Some parents of children with disabilities are riddled with guilt and this is totally inappropriate.A child is a child is a child and should be valued and loved.
I remember a dear friend who had a son who was severely disabled and never developed more than being about three-feet tall. This boy didn’t speak, walk and was completely dependent upon his mother for all of his life.
Every time I saw his mother with her son, my friend was holding her boy on her lap in her arms.When the young man died at age 17, I thought my friend would be OK rather quickly.
I was so wrong.It's been years now, but each day she thinks of her son. And, every time she thinks of him, I can see sadness in her beautiful eyes.
A disabled child is a child who should be valued and loved unconditionally no matter what the level of disability is in that child.I remember feeling guilty as a child and later as a young man that my parents had to spend so much extra time with me because I was born with a disability. But I later learned that all parents should spend the maximum time and energy with each child they have so that child grows to be a loving, creative, and productive person.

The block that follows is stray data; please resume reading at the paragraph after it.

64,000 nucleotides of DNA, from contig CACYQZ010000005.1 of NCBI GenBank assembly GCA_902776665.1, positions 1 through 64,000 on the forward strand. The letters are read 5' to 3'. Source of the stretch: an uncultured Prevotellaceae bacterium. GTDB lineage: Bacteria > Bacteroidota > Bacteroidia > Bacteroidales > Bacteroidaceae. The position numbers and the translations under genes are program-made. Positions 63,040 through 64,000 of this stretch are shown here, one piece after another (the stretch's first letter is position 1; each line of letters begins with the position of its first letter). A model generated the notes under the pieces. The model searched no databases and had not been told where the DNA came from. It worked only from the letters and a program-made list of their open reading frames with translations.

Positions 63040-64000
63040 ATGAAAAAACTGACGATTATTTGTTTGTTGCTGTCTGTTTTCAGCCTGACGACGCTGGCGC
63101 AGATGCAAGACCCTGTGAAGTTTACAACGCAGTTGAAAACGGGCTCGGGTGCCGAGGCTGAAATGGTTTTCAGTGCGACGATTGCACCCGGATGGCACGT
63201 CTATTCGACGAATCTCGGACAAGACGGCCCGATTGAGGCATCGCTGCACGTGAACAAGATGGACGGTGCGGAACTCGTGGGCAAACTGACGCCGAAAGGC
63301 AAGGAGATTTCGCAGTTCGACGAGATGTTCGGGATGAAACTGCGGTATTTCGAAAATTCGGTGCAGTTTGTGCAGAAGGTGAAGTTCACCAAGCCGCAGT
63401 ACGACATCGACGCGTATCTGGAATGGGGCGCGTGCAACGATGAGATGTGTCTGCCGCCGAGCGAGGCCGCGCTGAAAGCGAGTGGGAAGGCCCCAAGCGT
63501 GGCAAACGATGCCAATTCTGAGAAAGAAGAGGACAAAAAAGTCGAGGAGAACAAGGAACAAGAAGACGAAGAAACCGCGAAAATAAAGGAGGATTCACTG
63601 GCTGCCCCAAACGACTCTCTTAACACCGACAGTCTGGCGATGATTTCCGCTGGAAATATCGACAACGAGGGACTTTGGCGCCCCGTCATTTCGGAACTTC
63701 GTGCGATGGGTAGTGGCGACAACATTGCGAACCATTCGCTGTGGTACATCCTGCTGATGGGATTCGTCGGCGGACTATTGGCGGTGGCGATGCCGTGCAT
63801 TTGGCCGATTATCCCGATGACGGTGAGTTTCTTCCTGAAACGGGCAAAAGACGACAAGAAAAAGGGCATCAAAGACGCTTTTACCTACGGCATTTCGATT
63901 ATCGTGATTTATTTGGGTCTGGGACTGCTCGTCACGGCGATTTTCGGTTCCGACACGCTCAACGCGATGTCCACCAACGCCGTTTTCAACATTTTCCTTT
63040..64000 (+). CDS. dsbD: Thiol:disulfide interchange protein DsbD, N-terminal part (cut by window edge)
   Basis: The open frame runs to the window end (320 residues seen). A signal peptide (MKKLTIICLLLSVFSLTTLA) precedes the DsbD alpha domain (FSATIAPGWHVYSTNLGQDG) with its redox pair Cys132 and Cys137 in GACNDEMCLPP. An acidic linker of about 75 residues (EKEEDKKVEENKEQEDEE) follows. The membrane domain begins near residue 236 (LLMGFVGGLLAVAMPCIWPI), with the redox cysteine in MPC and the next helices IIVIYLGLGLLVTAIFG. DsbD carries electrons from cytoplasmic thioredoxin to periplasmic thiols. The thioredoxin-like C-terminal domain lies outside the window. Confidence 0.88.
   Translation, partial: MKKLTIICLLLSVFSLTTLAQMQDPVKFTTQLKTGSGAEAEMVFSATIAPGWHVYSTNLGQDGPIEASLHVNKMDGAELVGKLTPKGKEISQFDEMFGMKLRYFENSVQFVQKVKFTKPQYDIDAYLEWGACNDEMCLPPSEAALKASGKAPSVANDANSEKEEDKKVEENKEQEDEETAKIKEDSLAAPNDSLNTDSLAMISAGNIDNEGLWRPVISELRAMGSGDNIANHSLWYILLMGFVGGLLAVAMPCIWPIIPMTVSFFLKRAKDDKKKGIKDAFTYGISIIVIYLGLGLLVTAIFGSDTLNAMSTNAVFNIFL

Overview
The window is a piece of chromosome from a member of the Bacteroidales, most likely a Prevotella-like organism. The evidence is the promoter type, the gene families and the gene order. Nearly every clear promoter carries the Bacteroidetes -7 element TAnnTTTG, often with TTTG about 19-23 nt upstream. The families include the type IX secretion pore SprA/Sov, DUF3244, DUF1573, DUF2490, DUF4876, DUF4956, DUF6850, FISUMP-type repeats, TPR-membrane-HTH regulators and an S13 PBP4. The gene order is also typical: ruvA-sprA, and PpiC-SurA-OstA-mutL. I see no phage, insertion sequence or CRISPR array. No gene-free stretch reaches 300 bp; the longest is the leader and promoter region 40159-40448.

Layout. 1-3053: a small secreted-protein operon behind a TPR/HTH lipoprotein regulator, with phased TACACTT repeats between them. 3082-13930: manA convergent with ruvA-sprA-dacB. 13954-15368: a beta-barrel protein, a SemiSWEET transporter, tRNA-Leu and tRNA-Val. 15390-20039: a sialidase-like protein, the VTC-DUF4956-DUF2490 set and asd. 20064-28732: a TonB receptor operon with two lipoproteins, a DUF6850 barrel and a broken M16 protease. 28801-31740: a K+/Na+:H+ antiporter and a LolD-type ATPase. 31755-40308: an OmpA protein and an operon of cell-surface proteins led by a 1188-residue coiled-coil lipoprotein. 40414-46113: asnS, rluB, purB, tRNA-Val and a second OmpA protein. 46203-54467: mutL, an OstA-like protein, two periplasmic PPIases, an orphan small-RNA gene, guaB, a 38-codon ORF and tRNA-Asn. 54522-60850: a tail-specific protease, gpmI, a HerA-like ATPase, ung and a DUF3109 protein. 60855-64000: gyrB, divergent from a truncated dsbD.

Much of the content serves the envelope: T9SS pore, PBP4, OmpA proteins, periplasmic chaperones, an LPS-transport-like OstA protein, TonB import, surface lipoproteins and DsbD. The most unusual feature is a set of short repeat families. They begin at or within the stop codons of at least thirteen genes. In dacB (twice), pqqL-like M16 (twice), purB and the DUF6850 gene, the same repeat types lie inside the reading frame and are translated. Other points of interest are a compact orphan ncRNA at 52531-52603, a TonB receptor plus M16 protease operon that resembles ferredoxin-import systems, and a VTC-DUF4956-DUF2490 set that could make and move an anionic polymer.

I felt guilty another time when someone said my parents never owned a home because they had to pay for my orthopedic surgeries, braces, doctor visits and special orthopedic shoes that, in the 1960s, cost about $300 a pair. They’d last about three months because I dragged my feet and wore out the soles of the shoes quickly.With entities such as the Macomb-Oakland Regional Center we, as a species, are learning that a child is a child is a child who because he or she is born on this planet deserves love because they are alive.
I got lucky and my dad saw me graduate from college and get a steady job. He died when I was 26 but I was on my way, thanks to his incredible determination he ingrained in me.My mother, now 97, still is alive and loves my wife, JoAnn. Mother is proud that I made it to the world of the so-called able-bodied from the world of hospital rooms with holes in the ceiling tiles, schools with barred windows and the cold operating rooms.
She doesn’t understand much about fighting for civil rights but she was my greatest advocate when the word advocate wasn’t used much. She made sure I got the medical treatment I needed and into a school, even though it was one only for children with disabilities.
The parents who should feel guilty are those who bring kids into this world and then walk away. CBS News recently reported half of the first babies being born in the United States are to unwed mothers. They and the fathers are the ones who should feel guilty, not the parent of a child with a disability.In fact, if they want to know what love is look around as you roam this world. Sooner than later you will see a mother holding a severely disabled child in her arms and humming to that child. That is the essence of love and the opposite of guilt.
Jerry Wolffe is the Rights Advocate at Large/Writer in Residence the Macomb-Oakland Regional Center. He can be reached at 586-263-8950.